A psychosomatic response–tachycardia, vertigo, fainting, confusion and even hallucinations when a person is exposed to large amounts of, art, history, or culture in a single place–e.g., Florence (Italy), which has a high concentration of classic works; the response can also occur when a person is overwhelmed by breathtaking natural beauty.
The response was described in 1817, by Frenchman Marie-Henri Beyle, a novelist who wrote under the
nom de plume of Stendhal, when he visited Florence and was overwhelmed by its rich legacy of art and history–e.g., Santa Croce–where Machiavelli, Michelangelo, and Galileo are buried, the Uffizi, Giotto’s ceiling frescoes “I was in a sort of ecstasy, from the idea of being in Florence, close to the great men whose tombs I had seen. Absorbed in the contemplation of sublime beauty … I reached the point where one encounters celestial sensations … Everything spoke so vividly to my soul…I had palpitations of the heart, what in Berlin they call ‘nerves’. Life was drained from me. I walked with the fear of falling.'” Stendhal Naples and Florence: A Journey from Milan to Reggi. Those who have been to Florence understand.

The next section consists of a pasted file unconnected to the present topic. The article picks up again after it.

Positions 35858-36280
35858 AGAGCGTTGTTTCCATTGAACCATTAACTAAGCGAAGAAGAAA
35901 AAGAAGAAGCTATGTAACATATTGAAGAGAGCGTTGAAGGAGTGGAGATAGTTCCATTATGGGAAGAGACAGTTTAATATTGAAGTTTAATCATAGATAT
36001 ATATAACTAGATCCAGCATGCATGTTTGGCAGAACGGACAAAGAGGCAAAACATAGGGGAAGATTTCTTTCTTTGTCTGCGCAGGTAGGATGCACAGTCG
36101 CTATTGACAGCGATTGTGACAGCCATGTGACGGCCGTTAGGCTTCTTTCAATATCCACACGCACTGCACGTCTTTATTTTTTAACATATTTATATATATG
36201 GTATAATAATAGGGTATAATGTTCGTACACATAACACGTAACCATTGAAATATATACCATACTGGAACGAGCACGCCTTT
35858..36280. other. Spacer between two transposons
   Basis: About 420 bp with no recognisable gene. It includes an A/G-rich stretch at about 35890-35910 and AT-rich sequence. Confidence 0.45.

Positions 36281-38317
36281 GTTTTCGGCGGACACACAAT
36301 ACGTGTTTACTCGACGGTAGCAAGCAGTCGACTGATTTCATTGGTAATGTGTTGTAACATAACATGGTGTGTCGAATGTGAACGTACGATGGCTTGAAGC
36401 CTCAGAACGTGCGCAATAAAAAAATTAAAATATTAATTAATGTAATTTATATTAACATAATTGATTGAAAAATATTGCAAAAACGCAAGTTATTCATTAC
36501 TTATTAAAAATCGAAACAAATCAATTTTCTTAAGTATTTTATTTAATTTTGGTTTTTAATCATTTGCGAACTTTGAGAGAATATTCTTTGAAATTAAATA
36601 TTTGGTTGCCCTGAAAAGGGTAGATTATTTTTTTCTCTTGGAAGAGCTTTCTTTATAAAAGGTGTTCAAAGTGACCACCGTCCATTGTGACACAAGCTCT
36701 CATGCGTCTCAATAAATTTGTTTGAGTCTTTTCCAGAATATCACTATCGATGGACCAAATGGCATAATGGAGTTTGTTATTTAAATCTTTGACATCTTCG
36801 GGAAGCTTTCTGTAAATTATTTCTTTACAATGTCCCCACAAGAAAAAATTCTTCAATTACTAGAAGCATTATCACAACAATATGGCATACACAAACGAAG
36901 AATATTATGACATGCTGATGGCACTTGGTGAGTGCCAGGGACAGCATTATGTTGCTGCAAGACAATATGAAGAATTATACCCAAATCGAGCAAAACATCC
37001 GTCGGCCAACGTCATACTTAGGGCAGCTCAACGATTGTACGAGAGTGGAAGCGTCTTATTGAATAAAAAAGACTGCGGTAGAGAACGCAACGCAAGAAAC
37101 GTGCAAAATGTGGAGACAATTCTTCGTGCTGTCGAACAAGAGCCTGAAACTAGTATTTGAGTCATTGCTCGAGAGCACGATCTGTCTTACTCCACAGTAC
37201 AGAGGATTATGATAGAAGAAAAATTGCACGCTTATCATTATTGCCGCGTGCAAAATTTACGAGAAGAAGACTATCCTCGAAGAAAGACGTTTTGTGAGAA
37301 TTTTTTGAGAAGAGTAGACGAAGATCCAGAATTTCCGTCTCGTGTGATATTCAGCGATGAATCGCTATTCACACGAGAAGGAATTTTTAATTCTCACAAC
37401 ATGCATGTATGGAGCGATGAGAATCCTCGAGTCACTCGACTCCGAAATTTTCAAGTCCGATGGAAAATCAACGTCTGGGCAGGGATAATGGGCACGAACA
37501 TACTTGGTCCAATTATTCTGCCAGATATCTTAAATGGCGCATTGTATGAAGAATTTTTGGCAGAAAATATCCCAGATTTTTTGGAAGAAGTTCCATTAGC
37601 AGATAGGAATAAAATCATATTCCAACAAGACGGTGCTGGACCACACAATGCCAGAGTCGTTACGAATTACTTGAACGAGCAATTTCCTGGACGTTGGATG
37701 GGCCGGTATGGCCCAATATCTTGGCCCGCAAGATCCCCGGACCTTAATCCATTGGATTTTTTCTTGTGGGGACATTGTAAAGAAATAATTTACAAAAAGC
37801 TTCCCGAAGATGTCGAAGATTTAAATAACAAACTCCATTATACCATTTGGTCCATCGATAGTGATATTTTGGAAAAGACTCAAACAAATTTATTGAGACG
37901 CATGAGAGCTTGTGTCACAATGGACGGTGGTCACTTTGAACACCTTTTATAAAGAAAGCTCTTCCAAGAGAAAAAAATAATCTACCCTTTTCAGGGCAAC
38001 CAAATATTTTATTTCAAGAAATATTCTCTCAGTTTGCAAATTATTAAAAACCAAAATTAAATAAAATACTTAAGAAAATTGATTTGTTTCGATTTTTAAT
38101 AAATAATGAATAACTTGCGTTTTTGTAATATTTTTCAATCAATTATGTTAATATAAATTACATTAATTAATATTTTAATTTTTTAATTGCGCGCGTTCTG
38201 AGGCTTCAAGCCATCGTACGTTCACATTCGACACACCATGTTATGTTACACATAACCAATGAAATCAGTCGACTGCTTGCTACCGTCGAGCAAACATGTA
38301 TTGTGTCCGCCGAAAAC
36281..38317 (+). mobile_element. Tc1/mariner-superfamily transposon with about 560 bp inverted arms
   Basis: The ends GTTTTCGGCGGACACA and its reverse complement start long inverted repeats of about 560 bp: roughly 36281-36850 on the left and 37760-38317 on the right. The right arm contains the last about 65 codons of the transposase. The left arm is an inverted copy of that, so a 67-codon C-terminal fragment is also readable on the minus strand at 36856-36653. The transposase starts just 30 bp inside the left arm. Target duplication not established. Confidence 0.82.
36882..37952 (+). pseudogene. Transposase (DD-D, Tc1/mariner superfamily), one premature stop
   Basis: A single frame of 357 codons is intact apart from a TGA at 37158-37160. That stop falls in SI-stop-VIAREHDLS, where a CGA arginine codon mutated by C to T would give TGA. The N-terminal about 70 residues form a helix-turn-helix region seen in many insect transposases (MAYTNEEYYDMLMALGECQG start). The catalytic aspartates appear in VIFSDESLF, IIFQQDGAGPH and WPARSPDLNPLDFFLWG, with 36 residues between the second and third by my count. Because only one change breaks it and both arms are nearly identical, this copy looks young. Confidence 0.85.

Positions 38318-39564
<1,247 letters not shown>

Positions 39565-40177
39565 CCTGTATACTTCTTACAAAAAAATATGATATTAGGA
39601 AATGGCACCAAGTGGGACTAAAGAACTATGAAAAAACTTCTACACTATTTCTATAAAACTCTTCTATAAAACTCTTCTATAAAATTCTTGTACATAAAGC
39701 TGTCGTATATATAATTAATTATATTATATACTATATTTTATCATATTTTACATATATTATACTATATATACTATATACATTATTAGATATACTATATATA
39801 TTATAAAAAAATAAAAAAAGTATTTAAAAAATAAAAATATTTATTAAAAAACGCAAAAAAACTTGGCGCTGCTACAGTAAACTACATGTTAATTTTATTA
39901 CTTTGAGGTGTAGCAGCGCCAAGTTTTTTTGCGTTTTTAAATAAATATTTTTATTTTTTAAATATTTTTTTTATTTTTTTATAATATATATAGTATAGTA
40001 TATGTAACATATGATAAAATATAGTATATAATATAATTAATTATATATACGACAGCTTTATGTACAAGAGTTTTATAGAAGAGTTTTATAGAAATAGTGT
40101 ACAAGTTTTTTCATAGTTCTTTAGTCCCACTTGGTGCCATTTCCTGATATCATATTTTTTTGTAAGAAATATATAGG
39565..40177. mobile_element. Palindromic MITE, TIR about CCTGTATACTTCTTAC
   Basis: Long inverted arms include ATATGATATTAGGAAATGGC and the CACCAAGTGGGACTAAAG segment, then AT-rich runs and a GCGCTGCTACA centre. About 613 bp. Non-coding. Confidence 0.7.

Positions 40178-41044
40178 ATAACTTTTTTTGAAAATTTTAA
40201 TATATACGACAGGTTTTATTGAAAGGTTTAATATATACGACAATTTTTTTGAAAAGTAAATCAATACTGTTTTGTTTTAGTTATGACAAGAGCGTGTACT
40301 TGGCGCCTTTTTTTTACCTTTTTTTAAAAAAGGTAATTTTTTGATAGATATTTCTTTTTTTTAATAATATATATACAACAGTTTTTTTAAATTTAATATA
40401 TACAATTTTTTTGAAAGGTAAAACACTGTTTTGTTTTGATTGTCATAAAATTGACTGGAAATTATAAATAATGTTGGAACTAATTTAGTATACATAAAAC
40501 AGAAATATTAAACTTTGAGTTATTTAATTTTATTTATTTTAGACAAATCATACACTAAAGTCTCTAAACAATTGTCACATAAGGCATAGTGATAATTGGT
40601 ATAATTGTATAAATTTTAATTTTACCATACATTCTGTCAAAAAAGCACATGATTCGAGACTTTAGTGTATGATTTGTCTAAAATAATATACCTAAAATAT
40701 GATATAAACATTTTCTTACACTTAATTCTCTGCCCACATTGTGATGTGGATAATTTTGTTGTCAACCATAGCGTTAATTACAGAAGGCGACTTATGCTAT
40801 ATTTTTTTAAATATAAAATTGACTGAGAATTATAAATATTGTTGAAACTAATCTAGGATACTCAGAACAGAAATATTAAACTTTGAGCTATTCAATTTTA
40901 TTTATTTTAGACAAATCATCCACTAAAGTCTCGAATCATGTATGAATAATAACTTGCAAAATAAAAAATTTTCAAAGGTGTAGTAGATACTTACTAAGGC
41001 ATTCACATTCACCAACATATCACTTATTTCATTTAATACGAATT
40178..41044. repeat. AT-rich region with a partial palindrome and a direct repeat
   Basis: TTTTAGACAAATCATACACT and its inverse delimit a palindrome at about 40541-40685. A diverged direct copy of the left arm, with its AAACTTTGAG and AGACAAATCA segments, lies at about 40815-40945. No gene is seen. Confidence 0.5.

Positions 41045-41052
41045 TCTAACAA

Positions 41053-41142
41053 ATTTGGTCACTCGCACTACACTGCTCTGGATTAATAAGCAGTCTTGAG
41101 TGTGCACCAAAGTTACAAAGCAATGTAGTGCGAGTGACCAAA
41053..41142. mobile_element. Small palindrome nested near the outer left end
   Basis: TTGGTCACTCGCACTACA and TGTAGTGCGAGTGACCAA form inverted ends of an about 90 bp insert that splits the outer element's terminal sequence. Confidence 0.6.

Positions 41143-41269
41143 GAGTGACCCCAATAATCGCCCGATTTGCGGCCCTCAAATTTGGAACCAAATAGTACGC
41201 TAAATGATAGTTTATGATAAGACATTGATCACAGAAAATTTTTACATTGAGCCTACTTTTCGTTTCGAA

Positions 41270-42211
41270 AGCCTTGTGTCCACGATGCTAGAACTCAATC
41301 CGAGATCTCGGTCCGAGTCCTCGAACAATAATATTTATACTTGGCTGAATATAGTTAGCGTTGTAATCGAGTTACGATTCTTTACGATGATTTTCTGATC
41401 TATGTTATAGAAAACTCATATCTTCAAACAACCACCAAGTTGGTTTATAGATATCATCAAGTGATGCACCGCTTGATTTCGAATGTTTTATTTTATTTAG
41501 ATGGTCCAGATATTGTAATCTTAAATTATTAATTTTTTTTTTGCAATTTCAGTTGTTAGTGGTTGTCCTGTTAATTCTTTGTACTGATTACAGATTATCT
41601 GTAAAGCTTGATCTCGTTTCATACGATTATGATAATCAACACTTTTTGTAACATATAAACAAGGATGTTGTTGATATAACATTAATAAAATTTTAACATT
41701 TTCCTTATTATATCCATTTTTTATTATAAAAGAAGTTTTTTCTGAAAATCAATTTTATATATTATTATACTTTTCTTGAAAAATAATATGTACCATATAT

Synonyms Florence syndrome, hyperculturaemia, Hyperkulturämie, Jerusalem syndrome, Stendhal’s syndrome, tourist disease